The multitasking myth

The multitasker


By Rose

One of the many lovely aspects about being on vacation — in this case, in California with my family for the Thanksgiving holiday — is that  I don’t feel pressure to multitask the way I sometimes feel pressured to do during the work week.

On this particular vacation, I’m reading The Organized Mind: Thinking Straight in the Age of Information Overload by Daniel J. Levitin, and it’s a wonderful reminder about how that pressure to multitask is a myth that busy people tell themselves.

Levitin explains:

Earl Miller, a neuroscientist at MIT and one of the world experts on divided attention, says that our brains are not ‘wired to multi-task well. . . . When people think they’re multi-tasking, they’re actually just switching from one task to another very rapidly. And every time they do, there’s a cognitive cost in doing so.’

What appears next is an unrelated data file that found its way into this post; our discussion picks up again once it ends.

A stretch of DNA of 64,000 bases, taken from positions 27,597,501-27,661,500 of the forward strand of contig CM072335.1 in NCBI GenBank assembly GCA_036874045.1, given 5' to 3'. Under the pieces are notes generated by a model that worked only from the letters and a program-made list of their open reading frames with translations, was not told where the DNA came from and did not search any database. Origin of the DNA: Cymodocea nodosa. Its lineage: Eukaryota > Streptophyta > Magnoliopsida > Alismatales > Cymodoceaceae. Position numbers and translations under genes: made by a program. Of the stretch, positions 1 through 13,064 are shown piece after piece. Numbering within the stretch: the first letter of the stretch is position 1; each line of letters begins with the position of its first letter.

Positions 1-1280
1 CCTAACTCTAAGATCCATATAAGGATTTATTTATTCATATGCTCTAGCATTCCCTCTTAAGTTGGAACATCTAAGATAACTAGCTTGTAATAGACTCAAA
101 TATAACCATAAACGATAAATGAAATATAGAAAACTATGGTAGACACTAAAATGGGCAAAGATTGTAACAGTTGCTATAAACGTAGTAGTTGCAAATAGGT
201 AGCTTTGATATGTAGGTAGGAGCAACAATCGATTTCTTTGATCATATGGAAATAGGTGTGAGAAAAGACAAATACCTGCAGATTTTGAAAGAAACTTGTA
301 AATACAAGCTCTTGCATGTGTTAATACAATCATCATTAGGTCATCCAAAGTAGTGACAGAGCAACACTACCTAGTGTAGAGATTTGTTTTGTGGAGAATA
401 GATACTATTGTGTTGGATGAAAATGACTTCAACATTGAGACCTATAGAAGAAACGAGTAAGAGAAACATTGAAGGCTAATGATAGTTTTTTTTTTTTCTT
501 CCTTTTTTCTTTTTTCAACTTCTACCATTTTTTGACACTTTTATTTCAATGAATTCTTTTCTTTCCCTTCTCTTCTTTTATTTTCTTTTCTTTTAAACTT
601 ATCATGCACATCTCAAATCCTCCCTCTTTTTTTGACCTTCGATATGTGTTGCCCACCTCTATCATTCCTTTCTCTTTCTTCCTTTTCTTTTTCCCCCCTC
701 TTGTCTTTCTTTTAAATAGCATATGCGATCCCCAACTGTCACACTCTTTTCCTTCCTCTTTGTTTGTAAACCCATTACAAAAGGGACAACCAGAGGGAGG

Levitin adds: “Even though we think we’re getting a lot done, ironically, multi-tasking makes us demonstrably less efficient.”

With the holiday season coming on, the pressure to do more with less time can feel even more intense. One technique that has helped me to ratchet down my trained proclivity to multitask has been to meditate.

Want to read more about multitasking? See if you can get through the two links below without hopping between browser tabs, checking your phone or otherwise multitasking. (Good luck — I know you can do it!)